Brain Deficiency Syndrome

Your brain needs a steady stream of “building materials” to make the neural connections it uses for sending and receiving messages.

Choline is one of your brain’s top requirements… and it uses massive quantities.

Without it, you’re in trouble.

Today, I’ll show you why it’s so important, how to make sure you never run out, and how it might help you avoid the debilitating effects of dementia.

How Choline Makes Your Brain Better

Supporting research reveals what integrative doctors have known for decades… dementia has its roots in nutrient deficiencies.1

Especially choline.

Choline is the precursor to acetylcholine, a neurotransmitter in your brain responsible for the continual communication between your nerve cells and your brain.

As levels of acetylcholine drop, your brain starts to “misfire.”

You lose focus, your memory gets fuzzy, and you forget why you went to the grocery store.

Eventually, your body “cannibalizes” other sources of choline throughout your body because your brain is so desperate to make acetylcholine. This puts your body at war with itself, and sends your cognitive ability into a tailspin.

The process starts as a nutritional deficiency but over time progresses to loss of mental performance I call Brain Deficiency Syndrome.

How to Get More Choline in Your Diet

  • Beef liver or chicken liver: A small 2.4 oz piece of beef liver will meet most people’s daily requirement for choline at 290 mg. While a similar sized chicken liver will only give you 222 mg of choline, you can easily supplement with other choline-rich foods to help reach your choline intake for the day.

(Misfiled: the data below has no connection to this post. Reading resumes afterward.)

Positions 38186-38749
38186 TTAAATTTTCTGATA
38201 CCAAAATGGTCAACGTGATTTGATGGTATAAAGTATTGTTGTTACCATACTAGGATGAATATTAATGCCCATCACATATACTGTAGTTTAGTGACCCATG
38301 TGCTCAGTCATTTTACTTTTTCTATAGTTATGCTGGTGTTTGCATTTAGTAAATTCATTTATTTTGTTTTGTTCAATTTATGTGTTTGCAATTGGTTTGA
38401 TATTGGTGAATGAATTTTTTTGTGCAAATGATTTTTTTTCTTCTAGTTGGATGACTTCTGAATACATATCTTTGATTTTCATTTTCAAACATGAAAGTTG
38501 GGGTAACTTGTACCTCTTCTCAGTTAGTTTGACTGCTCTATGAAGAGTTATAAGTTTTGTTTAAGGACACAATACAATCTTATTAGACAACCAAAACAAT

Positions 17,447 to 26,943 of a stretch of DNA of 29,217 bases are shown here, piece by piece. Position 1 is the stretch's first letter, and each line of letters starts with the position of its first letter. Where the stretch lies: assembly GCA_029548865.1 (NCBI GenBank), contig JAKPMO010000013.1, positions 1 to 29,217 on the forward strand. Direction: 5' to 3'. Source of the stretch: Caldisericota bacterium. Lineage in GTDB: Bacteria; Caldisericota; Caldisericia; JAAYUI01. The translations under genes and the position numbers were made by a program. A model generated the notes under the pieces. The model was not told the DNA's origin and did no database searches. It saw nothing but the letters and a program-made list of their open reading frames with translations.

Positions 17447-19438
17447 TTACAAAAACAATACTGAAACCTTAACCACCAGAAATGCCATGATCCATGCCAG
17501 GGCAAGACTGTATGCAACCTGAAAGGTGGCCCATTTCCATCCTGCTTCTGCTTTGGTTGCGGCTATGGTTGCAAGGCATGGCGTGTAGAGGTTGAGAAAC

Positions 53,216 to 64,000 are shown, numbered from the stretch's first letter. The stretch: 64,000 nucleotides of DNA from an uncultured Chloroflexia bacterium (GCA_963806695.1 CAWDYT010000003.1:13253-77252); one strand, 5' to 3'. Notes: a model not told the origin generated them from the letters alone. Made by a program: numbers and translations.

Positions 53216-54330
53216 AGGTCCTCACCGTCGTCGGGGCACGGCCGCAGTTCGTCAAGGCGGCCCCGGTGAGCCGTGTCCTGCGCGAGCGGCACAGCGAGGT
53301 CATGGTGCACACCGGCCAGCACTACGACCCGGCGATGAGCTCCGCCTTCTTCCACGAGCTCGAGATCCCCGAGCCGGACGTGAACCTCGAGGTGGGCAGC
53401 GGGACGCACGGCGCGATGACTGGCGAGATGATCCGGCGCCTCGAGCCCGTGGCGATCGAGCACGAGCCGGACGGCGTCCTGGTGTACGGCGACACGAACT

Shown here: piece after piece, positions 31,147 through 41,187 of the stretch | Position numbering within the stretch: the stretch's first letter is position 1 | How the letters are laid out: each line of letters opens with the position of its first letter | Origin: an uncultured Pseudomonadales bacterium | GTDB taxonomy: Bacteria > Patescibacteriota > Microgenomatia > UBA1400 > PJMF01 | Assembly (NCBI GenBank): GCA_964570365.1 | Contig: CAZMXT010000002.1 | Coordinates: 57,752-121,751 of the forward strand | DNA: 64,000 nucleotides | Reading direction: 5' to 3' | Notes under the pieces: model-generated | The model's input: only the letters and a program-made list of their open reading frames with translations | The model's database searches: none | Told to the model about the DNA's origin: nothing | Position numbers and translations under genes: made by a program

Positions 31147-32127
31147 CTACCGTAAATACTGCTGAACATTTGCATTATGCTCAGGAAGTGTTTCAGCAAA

Liver is also a nutrient powerhouse, containing high amounts of vitamin A, B12, copper and other vitamins and minerals. I recommend eating liver at least once a week, but never more than twice. Too much vitamin A or copper can eventually cause other health problems later on.

  • Eggs: Another great source of choline are eggs. Eating just one egg will give you a quarter of your daily choline needs.2 I recommend eating between 1 to 2 eggs a day. Consider eating them raw for maximum absorption.
    While many of my patients are concerned about things like salmonella, the threat of salmonella is quite low. As long as the eggs are organic and the chickens are living in clean environments where they are eating a natural diet and can roam around, your risk is almost zero.
  • Add powdered choline to your morning smoothie or protein shake: You can buy choline in a powdered form online or at your local health food store. Supplemental choline is inexpensive and has no discernable flavor.

To Your Good Health,

Al Sears, MD, CNS

1. Frances PT, et al. “The cholinergic hypothesis of Alzheimer’s disease: A review of progress.” J Neurol Neurosurg Psychiatry. 1999;66(2):137-147.
2. Zeisel SH and da Costa K. “Choline: An essential nutrient for public health.” Nutr Rev. 2009;67(11): 615–623.